• gdrive: AUR package for google drive backup
  • lostfiles: AUR package for finding lost files
  • pacaur: AUR helper
  • arch-audit: collect CVE data
  • rmlint: Finds lint and other unwanted
  • rkhunter: finds root kits malware
  • clamav: used for finding malware
  • bleachbit: used for system clean
  • gnu-netcat: used for checking network
  • ccrypt: used for encrypting
  • rsync: used for backup
  • inxi: system information viewer
  • htop: interactive process viewer
  • wavemon: wireless network monitor
  • speedtest-cli: internet bandwidth
  • lynis: system audit tool
  • openbsd-netcat: used for checking network

 

:breakfast:

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The summary was nice but I wonder why people simply copy the wiki entry to their articles instead of simply linking to the wiki: https://wiki.archlin...ndex.php/ccache

 

Well it is easier to copy than write something original. Mind you sometimes the original does not need any re-write as it is well presented and contains all the necessary information.

At least it looks as though the author is running a Arch install and I am guessing that he has tried out the programs he writes articles for. Unlike some article writers who just copy and paste with no real knowledge of what they are copying and pasting.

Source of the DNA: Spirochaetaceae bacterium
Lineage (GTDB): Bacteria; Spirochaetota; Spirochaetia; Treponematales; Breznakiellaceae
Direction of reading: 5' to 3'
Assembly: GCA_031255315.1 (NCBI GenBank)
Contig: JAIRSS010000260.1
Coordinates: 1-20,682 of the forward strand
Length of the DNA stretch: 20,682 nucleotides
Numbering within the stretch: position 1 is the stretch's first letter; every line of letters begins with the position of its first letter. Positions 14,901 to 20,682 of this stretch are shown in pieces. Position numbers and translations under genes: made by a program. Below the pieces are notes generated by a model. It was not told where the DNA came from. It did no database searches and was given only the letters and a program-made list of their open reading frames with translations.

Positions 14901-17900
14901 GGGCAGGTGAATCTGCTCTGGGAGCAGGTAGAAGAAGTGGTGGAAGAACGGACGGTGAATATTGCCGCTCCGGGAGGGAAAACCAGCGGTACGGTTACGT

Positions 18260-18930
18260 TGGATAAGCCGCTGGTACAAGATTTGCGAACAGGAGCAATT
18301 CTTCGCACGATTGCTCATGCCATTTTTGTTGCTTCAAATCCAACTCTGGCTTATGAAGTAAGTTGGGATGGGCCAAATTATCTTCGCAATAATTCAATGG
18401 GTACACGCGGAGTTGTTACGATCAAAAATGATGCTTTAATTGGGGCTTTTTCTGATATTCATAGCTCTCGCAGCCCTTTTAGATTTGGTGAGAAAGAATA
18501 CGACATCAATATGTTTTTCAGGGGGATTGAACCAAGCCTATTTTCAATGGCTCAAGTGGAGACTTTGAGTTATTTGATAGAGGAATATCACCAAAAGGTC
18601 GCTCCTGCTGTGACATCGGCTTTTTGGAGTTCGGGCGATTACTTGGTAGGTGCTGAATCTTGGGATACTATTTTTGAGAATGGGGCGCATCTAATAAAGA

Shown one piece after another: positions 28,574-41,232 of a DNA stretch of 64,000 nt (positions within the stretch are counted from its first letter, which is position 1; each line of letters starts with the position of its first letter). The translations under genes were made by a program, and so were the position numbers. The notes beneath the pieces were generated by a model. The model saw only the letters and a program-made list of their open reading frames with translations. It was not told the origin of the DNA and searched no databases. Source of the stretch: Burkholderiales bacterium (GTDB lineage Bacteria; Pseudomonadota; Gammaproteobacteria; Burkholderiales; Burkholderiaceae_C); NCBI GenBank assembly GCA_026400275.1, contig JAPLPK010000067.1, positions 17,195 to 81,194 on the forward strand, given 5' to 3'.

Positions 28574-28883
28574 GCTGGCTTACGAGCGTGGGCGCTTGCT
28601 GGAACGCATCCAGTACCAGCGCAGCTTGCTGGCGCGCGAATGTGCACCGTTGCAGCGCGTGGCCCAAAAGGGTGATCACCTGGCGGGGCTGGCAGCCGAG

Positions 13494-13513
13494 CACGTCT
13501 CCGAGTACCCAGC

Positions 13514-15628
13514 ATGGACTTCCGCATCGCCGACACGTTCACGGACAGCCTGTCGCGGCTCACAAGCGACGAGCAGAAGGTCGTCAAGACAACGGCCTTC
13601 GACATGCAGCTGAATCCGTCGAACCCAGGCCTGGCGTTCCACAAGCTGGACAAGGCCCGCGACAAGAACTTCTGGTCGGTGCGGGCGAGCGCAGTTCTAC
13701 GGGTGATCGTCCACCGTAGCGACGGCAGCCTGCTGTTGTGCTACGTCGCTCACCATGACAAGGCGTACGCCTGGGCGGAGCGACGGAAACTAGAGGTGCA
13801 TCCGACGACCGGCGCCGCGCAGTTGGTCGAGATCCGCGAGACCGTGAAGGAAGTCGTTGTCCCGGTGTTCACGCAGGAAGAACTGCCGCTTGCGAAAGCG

:breakfast:

 

Wow! Cylon seems very neat!! Thanks for post that, I'll have to check that one out. :thumbup:

 

You don't need Cylon as it is for the lazy/new Arch user not super geeks like you. :tease:

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The Recommended Way To Clean The Package Cache In Arch Linux

 

The above link gives details of how to manually deal with your package cache. It also gives a way to automate this process and I do love ways to make life easier.

 

Automatically clean the package cache

 

You can automate this task using pacman hooks. The pacman hook will automatically clean the package cache after every pacman transaction.